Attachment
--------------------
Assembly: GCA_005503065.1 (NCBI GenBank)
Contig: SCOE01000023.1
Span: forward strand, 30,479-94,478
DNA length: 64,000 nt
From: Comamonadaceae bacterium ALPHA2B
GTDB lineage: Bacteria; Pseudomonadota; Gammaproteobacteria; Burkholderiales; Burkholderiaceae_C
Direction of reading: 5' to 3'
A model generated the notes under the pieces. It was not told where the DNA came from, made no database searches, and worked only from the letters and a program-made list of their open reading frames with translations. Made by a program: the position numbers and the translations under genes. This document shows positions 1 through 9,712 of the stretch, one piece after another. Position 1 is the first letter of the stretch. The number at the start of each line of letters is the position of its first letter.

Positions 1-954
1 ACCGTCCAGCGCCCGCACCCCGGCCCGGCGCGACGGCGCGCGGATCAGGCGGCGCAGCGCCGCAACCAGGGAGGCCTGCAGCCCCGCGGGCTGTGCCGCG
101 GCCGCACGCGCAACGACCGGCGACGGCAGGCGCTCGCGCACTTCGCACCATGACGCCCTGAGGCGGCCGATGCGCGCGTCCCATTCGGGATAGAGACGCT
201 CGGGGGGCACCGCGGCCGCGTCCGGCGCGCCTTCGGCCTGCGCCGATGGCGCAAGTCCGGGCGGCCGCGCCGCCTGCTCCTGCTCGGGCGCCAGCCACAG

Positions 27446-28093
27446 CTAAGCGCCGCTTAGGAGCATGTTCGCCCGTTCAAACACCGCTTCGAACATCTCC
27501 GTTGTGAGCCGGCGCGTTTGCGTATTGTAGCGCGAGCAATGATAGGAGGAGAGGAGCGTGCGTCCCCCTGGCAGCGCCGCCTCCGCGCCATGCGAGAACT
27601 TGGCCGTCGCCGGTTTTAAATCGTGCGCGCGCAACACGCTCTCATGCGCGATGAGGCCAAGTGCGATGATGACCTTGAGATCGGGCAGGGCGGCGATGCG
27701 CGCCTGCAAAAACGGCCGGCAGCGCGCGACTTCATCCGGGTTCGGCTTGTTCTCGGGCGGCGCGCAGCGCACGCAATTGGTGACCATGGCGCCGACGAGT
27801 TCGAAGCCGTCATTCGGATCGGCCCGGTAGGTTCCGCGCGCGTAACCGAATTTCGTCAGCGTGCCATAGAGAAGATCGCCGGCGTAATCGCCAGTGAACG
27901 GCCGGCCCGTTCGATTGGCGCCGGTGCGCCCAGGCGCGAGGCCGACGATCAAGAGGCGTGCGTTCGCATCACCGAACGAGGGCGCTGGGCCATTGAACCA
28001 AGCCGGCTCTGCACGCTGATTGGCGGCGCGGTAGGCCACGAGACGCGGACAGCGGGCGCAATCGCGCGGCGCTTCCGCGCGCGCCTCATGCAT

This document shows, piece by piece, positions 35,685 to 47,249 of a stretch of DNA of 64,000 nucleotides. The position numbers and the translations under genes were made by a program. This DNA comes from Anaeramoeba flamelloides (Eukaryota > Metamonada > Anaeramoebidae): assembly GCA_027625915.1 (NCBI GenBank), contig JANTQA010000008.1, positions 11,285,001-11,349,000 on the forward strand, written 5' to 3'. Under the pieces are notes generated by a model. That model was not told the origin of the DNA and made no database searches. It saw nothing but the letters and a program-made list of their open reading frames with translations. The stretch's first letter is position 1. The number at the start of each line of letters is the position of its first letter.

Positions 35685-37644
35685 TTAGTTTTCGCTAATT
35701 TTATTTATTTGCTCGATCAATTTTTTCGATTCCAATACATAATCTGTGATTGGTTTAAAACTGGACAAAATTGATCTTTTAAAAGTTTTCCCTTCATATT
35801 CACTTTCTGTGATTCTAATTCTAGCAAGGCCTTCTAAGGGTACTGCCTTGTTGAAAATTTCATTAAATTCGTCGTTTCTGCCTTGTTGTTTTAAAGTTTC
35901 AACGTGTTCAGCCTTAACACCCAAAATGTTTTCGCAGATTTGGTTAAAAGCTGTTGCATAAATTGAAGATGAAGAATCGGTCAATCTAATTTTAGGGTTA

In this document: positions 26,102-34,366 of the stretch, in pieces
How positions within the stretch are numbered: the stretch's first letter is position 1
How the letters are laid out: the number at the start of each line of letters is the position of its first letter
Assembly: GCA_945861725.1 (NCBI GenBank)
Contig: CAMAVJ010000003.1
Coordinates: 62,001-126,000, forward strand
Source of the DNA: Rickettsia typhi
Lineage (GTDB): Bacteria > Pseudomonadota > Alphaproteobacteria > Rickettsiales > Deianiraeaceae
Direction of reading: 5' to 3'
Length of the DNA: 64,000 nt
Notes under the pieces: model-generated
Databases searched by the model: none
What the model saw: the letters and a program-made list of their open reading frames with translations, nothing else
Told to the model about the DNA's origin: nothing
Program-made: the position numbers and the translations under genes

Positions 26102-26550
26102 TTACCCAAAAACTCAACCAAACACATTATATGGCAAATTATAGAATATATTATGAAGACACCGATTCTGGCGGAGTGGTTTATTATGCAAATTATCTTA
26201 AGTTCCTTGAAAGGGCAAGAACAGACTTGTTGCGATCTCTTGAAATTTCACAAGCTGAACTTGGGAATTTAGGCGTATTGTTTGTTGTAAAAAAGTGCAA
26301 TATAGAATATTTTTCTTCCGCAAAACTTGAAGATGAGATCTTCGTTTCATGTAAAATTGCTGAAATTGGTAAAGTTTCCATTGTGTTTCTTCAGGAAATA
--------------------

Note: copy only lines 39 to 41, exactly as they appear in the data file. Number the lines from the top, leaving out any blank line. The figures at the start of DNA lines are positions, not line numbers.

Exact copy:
What the model saw: the letters and a program-made list of their open reading frames with translations, nothing else
Told to the model about the DNA's origin: nothing
Program-made: the position numbers and the translations under genes